Epilepsy pp 3-13 | Cite as

World Health Concerns

  • David W. McCandless


The World Health Organization (WHO) estimates that there are 50 million people suffering from epilepsy worldwide. In addition, about 75% or more are living in developing countries, sometimes with suboptimal medical care. It is estimated that 2.4 million new cases occur globally each year, and over half have their fi rst seizure in childhood. Probably 70% of epilepsy patients have a measure of treatment success, allowing many to have essentially normal lives. In third world countries, most epileptics receive no treatment for various reasons, including lack of health care, lack of money, and/or lack of knowledge.


Status Epilepticus Cerebral Malaria Epileptic Patient Epilepsy Patient Complex Partial Seizure 
These keywords were added by machine and not by the authors. This process is experimental and the keywords may be updated as the learning algorithm improves.


  1. Annegers, J., et al. (1999) The incidence of epilepsy and unprovoked seizures in multiethnic urban health maintenance organization Epilepsia 40:502–506Google Scholar
  2. Carter, J., et al. (2004) Increased prevalence of epilepsy associated with severe falciparum malaria in children Epilepsia 45:978–981Google Scholar
  3. Placencia, M., et al. (1994) The characteristics of epilepsy in a largely untreated population in rural Ecuador J. Neurol, Neurosurg., and Psychiatr. 57:320–325Google Scholar
  4. Wiebe, S., et al. (1999) Burden of epilepsy: the Ontario health survey Canad J Neurol Sci 26:263–270Google Scholar
  5. Watts, A. (1989) A model for managing epilepsy in a rural community Brit Med J 298:805–807Google Scholar
  6. Li, S., Wu, J., and Salzberg, M (2005) The western pacific region and the global campaign against epilepsy Epilepsia 46:64–65Google Scholar
  7. de Boer, H. (2005) Overview and perspectives of employment in people with epilepsy Epilepsia 46:52–54Google Scholar
  8. Ramaratnam, S., and Narasimha, M. (2005) Prevalence and patterns of epilepsy in India Epilepsia 46:89–90Google Scholar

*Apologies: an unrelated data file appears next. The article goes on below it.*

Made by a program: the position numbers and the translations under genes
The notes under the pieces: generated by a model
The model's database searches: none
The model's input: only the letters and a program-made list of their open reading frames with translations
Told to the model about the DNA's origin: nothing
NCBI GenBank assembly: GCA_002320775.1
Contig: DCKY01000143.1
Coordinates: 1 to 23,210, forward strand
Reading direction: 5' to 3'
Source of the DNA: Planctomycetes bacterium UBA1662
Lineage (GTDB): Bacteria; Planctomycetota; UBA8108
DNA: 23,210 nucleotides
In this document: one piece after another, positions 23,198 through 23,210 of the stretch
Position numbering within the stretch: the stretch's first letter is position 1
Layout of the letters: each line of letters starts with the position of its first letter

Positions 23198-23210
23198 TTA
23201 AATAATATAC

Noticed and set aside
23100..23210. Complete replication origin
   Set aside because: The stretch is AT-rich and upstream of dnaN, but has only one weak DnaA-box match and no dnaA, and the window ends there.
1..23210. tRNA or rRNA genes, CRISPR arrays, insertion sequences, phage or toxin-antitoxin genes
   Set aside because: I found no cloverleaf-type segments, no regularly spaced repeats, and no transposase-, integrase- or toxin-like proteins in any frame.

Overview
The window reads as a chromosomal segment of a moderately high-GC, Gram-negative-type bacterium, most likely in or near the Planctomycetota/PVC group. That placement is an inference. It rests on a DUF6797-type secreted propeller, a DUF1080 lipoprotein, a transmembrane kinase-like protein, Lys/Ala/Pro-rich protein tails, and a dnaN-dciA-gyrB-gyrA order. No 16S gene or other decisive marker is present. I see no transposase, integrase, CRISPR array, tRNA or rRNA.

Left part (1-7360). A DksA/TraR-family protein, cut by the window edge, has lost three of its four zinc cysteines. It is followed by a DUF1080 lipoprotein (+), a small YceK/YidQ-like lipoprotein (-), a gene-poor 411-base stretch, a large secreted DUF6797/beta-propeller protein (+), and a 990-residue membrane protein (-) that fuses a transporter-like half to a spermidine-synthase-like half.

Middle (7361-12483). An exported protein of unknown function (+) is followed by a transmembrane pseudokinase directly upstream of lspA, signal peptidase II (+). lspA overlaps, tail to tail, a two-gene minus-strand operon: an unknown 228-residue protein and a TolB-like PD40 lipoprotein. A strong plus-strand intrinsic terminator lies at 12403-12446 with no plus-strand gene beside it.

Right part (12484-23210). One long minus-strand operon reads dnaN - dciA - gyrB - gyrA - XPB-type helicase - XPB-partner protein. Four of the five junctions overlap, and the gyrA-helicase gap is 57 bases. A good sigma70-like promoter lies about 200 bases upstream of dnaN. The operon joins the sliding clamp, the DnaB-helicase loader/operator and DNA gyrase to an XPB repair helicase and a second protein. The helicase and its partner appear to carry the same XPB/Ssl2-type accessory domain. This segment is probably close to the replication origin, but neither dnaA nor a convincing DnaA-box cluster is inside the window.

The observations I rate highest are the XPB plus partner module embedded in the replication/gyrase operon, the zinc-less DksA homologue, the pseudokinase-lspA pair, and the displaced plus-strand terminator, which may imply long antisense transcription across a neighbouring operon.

9. Chisholm, D. (2005) Cost effectiveness of first line antiepileptic drug treatments in the developing world: a population level analysis Epilepsia 46:751–759Google Scholar
  10. Keusch, G., Wilentz, J., and Kleinman, A. (2006) Stigma and global health: developing a research agenda Lancet 367:525–527Google Scholar
  11. Molyneux, M. (2000) Impact of malaria on the brain and its prevention. Lancet 355:671–672PubMedCrossRefGoogle Scholar
  12. Warrell, D., Molyneaux, M., and Beasles, P. (1990) Severe and complicated malaria Trans R Soc Trop Med Hyg 84:1–65Google Scholar
  13. Schmutzhard, E., and Gerstenbrand, F. (1984) Cerebral malaria in Tanzania: its epidemiology, clinical symptoms and neurological long term sequelae in the light of 66 cases. Trans R Soc Trop Med Hyg 78:351–353PubMedCrossRefGoogle Scholar
  14. Dua, T., et al. (2006) Epilepsy care in the world: results of an ILAE/IBE/WHO global campaign against epilepsy survey Epilepsia 47:1225–1231Google Scholar
  15. Theodore, W., et al. (2006) Epilepsy in North America: A report prepared under the auspices of the global campaign against epilepsy, the International Bureau for Epilepsy, the International League Against Epilepsy, and the World Health Organization. Epilepsia 47:1700–1722PubMedCrossRefGoogle Scholar
  16. Christian-Herman, J., Emons, M., and George, D. (2004) Effects of generic only drug coverage in a medicare HMO Health Affairs 4:455–468Google Scholar
  17. Kotsopoulos, I., et al. (2002) Systematic review and meta-analysis of incidence studies of epilepsy and unprovoked seizures Epilepsia 43:1402–1409Google Scholar
  18. Ding, D., et al. (2006) Assessing the disease burden due to epilepsy by disability adjusted life year in rural China Epilepsia 47:2032–2037Google Scholar
  19. Food and Agriculture Organization (2006) Available at
  20. Balogou, A., et al. (2007) Management of epilepsy patients in Batamariba district, Togo Acta Neurol Scand 116:211–216CrossRefGoogle Scholar
  21. Jilek, W., and Jilek-Aall, L. (1970) The problem of epilepsy in a rural Tanzanian tribe Afr J Med Sci 1:305–307Google Scholar
  22. Nicoletti, A., et al. (2005) Epilepsy and neurocysticercosis in rural Bolivia: a population based survey Epilepsia 46:1127–1132Google Scholar
  23. Tran, D., et al. (2008) The challenge of epilepsy control in deprived settings: Low compliance and high fatality rates during a community based phenobarbitol program in rural Laos Epilepsia 49:539–540Google Scholar
  24. Tran, D., et al. (2006) Prevalence of epilepsy in a rural district in Lao PDR Neuroepid. 26:109–116Google Scholar

Copyright information

© Springer Science+Business Media, LLC 2012

Authors and Affiliations

  • David W. McCandless
    • 1
  1. 1.The Chicago Medical School Department of Cell Biology and AnatomyRosalind Franklin UniversityChicagoUSA

Personalised recommendations